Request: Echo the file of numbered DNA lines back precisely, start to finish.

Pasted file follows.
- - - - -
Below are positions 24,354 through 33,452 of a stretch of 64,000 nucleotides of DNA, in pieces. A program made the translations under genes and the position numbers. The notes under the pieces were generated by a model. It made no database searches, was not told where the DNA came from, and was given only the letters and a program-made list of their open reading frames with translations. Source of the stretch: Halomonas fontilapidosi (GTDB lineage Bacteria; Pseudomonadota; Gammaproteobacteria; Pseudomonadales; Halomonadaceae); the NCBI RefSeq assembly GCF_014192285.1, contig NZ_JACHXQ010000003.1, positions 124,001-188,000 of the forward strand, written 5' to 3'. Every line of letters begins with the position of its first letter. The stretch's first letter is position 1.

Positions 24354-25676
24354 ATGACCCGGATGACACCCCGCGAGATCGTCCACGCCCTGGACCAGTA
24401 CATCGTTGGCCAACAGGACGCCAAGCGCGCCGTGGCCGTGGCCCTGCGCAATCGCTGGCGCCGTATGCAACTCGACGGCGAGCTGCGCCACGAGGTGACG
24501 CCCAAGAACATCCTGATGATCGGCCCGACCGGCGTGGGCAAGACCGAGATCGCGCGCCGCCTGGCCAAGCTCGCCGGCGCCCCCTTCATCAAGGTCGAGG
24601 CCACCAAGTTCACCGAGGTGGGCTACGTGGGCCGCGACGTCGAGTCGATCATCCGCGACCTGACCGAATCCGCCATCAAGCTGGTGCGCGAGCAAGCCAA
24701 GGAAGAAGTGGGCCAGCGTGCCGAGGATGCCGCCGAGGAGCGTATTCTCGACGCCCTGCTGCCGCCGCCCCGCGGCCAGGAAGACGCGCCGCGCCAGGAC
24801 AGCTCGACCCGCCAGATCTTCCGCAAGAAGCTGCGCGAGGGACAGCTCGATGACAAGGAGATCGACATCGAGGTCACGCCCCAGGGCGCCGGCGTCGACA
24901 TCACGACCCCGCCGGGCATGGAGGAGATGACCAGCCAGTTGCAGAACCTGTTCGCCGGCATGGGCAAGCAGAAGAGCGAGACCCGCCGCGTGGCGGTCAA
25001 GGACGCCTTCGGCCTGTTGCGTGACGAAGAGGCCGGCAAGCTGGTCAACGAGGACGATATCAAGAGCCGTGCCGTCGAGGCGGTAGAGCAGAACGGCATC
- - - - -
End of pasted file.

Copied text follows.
Below are positions 24,354 through 33,452 of a stretch of 64,000 nucleotides of DNA, in pieces. A program made the translations under genes and the position numbers. The notes under the pieces were generated by a model. It made no database searches, was not told where the DNA came from, and was given only the letters and a program-made list of their open reading frames with translations. Source of the stretch: Halomonas fontilapidosi (GTDB lineage Bacteria; Pseudomonadota; Gammaproteobacteria; Pseudomonadales; Halomonadaceae); the NCBI RefSeq assembly GCF_014192285.1, contig NZ_JACHXQ010000003.1, positions 124,001-188,000 of the forward strand, written 5' to 3'. Every line of letters begins with the position of its first letter. The stretch's first letter is position 1.

Positions 24354-25676
24354 ATGACCCGGATGACACCCCGCGAGATCGTCCACGCCCTGGACCAGTA
24401 CATCGTTGGCCAACAGGACGCCAAGCGCGCCGTGGCCGTGGCCCTGCGCAATCGCTGGCGCCGTATGCAACTCGACGGCGAGCTGCGCCACGAGGTGACG
24501 CCCAAGAACATCCTGATGATCGGCCCGACCGGCGTGGGCAAGACCGAGATCGCGCGCCGCCTGGCCAAGCTCGCCGGCGCCCCCTTCATCAAGGTCGAGG
24601 CCACCAAGTTCACCGAGGTGGGCTACGTGGGCCGCGACGTCGAGTCGATCATCCGCGACCTGACCGAATCCGCCATCAAGCTGGTGCGCGAGCAAGCCAA
24701 GGAAGAAGTGGGCCAGCGTGCCGAGGATGCCGCCGAGGAGCGTATTCTCGACGCCCTGCTGCCGCCGCCCCGCGGCCAGGAAGACGCGCCGCGCCAGGAC
24801 AGCTCGACCCGCCAGATCTTCCGCAAGAAGCTGCGCGAGGGACAGCTCGATGACAAGGAGATCGACATCGAGGTCACGCCCCAGGGCGCCGGCGTCGACA
24901 TCACGACCCCGCCGGGCATGGAGGAGATGACCAGCCAGTTGCAGAACCTGTTCGCCGGCATGGGCAAGCAGAAGAGCGAGACCCGCCGCGTGGCGGTCAA
25001 GGACGCCTTCGGCCTGTTGCGTGACGAAGAGGCCGGCAAGCTGGTCAACGAGGACGATATCAAGAGCCGTGCCGTCGAGGCGGTAGAGCAGAACGGCATC